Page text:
For social protection coverage statistics derived from household surveys, two important issues must be noted (1) periodicity: in a large number of countires household surveys are not conducted on a regular basis, which makes them less sufficientfor monitoring purposes; and (2) the extent to which information on specific transfers and programs is captured in surveys can vary a lot across countries. Often, household surveys do not capture the universe of social protection programs in the country, but only the largest national programs. Many household surveys have limited information on social protection programs. Some surveys collect information only on participation without including the transfer amounts; and others include program information mixed with private transfers, making it difficult to isolate individual social protection programs. The reliability of the information is also greatly dependent on the respondents’ accuracy. 

In addition, if the sample has not been designed to accommodate social protection coverage (especially when it comes to the number of beneficiaries), the survey may not produce reliable statistics in that respect. There is no guarantee that the sample size will be sufficiently large to allow for detailed disaggregation of beneficiaries from social security benefits. 

Proxy, alternative and additional indicators: N/A

Data Disaggregation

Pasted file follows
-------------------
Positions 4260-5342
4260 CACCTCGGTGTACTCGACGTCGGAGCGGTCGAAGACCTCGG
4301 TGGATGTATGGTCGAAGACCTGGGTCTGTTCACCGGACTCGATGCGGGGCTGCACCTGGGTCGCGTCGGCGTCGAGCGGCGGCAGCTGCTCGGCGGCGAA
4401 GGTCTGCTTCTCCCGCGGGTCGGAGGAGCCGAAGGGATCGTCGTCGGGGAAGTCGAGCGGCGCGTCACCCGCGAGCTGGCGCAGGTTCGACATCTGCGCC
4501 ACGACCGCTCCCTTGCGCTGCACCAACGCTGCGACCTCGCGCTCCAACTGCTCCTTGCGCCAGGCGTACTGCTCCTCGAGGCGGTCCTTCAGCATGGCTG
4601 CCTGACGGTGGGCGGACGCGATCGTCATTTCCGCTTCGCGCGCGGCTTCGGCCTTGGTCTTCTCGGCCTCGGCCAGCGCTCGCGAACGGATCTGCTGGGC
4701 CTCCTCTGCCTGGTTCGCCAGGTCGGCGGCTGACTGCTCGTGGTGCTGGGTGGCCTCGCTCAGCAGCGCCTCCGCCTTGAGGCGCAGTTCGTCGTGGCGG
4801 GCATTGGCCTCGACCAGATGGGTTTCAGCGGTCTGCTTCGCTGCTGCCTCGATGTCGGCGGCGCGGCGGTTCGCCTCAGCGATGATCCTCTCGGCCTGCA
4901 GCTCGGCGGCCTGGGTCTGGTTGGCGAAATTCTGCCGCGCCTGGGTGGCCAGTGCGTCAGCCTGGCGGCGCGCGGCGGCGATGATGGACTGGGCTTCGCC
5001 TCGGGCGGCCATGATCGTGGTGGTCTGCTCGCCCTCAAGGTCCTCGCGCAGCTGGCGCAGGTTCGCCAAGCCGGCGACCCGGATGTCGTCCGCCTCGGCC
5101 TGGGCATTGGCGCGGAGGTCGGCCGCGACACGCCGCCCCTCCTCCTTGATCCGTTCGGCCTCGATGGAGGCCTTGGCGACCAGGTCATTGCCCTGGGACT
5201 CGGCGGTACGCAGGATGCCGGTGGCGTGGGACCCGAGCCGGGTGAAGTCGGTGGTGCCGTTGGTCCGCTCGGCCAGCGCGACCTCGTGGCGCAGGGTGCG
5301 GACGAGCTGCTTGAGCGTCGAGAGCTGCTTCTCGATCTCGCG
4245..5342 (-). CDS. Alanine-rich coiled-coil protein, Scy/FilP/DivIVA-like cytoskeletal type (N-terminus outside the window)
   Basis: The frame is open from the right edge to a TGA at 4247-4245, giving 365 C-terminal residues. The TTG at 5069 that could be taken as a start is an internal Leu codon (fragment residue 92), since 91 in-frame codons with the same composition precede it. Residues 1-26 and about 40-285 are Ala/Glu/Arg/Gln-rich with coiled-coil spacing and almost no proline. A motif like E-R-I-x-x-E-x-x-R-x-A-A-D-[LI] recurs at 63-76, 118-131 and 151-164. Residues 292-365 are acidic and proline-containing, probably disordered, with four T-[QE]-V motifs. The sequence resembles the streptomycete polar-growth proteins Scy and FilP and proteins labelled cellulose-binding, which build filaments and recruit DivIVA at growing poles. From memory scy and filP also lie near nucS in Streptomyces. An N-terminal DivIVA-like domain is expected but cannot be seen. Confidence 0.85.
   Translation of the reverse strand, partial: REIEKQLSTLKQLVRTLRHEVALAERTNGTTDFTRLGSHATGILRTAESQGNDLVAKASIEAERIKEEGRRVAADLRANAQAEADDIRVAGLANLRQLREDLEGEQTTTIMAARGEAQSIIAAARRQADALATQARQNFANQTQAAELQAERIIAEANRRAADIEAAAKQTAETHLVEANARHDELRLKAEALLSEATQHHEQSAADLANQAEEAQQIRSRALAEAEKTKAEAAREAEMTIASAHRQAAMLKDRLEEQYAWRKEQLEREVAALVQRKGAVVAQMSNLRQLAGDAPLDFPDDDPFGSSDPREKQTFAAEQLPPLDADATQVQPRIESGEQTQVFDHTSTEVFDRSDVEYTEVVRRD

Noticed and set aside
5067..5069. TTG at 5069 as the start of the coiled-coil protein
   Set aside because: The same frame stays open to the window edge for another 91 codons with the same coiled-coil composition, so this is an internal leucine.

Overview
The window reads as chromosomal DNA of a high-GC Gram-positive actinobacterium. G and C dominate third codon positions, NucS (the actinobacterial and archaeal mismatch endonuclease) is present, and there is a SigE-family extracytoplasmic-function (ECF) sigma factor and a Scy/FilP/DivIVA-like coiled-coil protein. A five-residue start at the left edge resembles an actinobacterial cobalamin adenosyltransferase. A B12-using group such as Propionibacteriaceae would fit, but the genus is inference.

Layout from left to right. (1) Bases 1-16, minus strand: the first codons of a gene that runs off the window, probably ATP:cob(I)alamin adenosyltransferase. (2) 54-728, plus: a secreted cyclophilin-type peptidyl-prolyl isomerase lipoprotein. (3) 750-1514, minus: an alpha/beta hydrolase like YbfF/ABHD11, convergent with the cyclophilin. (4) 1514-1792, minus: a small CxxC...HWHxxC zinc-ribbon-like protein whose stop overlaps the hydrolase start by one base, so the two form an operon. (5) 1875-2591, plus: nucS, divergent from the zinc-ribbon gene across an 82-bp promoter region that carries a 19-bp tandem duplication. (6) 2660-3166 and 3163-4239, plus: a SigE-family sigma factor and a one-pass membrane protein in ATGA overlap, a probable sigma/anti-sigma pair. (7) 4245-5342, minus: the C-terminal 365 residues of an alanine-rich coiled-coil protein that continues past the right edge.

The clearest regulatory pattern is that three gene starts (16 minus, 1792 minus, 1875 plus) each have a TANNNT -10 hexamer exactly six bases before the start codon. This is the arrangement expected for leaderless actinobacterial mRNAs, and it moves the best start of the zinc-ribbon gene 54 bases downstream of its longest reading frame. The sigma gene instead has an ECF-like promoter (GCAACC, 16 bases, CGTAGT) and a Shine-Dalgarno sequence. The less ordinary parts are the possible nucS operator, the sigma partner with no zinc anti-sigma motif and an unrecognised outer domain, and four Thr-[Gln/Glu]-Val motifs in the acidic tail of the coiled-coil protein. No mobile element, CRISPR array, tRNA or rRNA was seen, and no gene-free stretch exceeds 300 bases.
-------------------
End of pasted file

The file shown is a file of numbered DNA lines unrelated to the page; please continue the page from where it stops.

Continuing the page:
This indicator is to be disaggregated by sex, age (children/adults), unemployed persons, older persons, persons with disabilities, women with newborns, work-injury victims and the poor and the vulnerable

References

Official SDG Metadata URL
ILO: https://unstats.un.org/sdgs/metadata/files/Metadata-01-03-01a.pdf

Internationally agreed methodology and guideline URL
International Labour Organization: www.ilo.org/ilostat

http://www.social-protection.org/gimi/gess/ShowTheme.action?id=10

http://www.social-protection.org/gimi/gess/ShowWiki.action?id=594

http://www.ilo.org/global/research/global-reports/world-social-security-report/2017-19/lang–en/index.htm

The World Bank: ASPIRE. The Atlas of Social Protection – Indicators of Resilience and Equity. Available at: http://datatopics.worldbank.org/aspire/ 

Other references
International Labour Organization (2016). Social Security Inquiry Manual. http://www.social-protection.org/gimi/gess/RessourcePDF.action?ressource.ressourceId=53711

International Labour Organization (2012). Social Protection Floors Recommendation. (n202). http://www.ilo.org/dyn/normlex/en/f?p=NORMLEXPUB:12100:0::NO::P12100_INSTRUMENT_ID,P12100_LANG_CODE:3065524

International Labour Organization (2017/2019). World Social Protection Report. http://www.ilo.org/global/research/global-reports/world-social-security-report/2017-19/lang--en/index.htm  

Country examples
N/A

International Organization(s) for Global Monitoring

This document was prepared based on inputs from International Labour Organization (ILO).

For focal point information for this indicator, please visit https://unstats.un.org/sdgs/dataContacts/